Reflections and Musings

We Who Are Many Are One in Christ Jesus

“Solidarity involves critique of self, of society, of church. This critique takes on and includes existential reflection, historical scrutiny, presence to memory, social analysis, acknowledgement and confession of sin, authentic repentance–change of heart, change of life, change of living.

A Christian praxis of solidarity denotes the humble and complete orientation of ourselves before the lynched Jesus, whose shadow falls across the table of our sacramental meal. In his raised body, a compassionate God interrupts the structures of death and sin, of violation and oppression. A divine praxis of solidarity sets the dynamics of love against the dynamics of domination–recreating and regenerating the world, offering us a new way of being in relation to God, to others, to self.” (Shawn Copeland, Enfleshing Freedom, 126.1)

What do you say when you feel like you have to say, but don’t know what to say? Where do you find the words?

Is it even your place to find the words, or are you just performing a heroic gesture to show you’re not one of “those” white people?

These are the thoughts I’ve wrestled with over the past month.

I’ve read the tweets and Facebook posts indicting white friends for their silence about Michael Brown and John Crawford’s deaths, while black friends wonder aloud if justice is possible.

I’ve read the tweets and blog posts and rants about how white christians have spoken out more about other evangelical crises the past week while offering crickets about Ferguson, MO and Beavercreek, OH.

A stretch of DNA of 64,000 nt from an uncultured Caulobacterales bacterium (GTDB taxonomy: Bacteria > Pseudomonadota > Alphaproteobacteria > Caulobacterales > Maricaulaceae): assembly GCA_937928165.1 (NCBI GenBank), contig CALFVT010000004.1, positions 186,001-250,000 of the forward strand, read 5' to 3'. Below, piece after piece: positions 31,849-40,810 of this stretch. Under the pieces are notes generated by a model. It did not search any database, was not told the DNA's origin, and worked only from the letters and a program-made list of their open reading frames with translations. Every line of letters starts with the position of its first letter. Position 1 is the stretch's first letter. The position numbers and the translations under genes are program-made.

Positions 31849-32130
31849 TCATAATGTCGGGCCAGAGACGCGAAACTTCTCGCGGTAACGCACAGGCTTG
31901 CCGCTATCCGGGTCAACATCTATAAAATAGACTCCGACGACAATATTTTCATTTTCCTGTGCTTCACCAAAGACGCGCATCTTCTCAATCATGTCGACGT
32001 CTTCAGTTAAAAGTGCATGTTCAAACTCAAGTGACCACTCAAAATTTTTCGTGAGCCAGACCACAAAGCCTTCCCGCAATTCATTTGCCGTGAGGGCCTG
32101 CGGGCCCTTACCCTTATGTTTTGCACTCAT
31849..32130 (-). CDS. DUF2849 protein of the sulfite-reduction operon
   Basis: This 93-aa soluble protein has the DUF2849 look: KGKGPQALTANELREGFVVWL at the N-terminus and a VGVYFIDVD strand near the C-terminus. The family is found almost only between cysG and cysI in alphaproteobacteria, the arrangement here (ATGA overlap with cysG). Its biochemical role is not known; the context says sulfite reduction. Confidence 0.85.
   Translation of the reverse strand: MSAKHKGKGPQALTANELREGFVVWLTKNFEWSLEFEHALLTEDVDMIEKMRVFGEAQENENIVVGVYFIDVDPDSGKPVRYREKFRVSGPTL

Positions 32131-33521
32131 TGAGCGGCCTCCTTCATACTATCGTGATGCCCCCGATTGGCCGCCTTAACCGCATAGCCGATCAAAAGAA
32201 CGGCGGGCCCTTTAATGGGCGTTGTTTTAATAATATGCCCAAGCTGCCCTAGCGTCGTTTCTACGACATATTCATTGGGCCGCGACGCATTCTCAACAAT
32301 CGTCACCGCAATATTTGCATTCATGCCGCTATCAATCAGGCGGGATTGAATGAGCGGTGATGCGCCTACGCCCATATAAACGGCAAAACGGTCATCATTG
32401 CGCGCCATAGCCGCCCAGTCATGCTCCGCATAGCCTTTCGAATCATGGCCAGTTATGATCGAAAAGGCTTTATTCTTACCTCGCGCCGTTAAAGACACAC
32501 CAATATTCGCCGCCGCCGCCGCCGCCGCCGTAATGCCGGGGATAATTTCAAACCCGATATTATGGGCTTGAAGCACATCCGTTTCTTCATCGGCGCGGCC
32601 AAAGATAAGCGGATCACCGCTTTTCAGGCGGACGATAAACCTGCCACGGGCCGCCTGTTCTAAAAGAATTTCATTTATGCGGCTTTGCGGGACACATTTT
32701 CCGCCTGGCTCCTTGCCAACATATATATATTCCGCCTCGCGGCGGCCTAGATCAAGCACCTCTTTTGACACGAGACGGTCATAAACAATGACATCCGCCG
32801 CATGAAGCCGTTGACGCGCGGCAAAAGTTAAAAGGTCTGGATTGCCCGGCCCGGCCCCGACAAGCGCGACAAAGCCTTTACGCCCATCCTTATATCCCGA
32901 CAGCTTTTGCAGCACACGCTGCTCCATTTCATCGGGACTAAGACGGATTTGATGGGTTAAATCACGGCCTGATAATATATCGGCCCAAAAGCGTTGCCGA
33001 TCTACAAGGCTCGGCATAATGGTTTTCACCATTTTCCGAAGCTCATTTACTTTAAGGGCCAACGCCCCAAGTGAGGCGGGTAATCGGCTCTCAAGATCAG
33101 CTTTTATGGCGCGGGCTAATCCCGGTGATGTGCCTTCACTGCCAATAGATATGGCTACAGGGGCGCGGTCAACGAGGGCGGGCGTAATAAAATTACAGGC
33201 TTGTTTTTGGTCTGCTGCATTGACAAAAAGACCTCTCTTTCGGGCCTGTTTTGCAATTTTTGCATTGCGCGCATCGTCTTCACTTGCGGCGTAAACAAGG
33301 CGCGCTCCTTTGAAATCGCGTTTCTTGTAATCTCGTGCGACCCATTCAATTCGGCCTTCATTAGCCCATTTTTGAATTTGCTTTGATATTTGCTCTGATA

And in all this pointing and wordiness, I didn’t want to say anything.

I read the “silence is complicity” posts and the slacktivism posts. And I know there’s a fine line between speaking up for “justice”/raising awareness/naming the elephant of racism in the room/call it what you will, and inserting myself and my white privilege in front of the voices of my minority sisters and brothers in Christ who have been far more vocal for far longer about the un-broached topic of race in America.

And then today it came to a head. I’ve tried to ignore it, tried to push it to the back of my mind, tried to see something laudible in my retweeting of other blogs and reading them instead of writing my own. But today that’s not enough.

In Romans 12, Paul encourages the Christians at Rome “not to be conformed any longer to the pattern of this world, but be transformed by the renewing of your mind.”

Apt words.

I’m not just spitting out some Bible verse with the naive notion that it will be the all-healing salve that will bring Brown and Crawford back from the dead and bring reconciliation between protestors, citizens and police.

But, those words split the heart of this (huge) controversy. They get to the heart of the way we try to do church or spiritual formation.

Part of my frustration is that spiritual formation is about transformation of whole life. Spiritual formation is the reality that the gospel touches every part of human life–white/black/otherwise.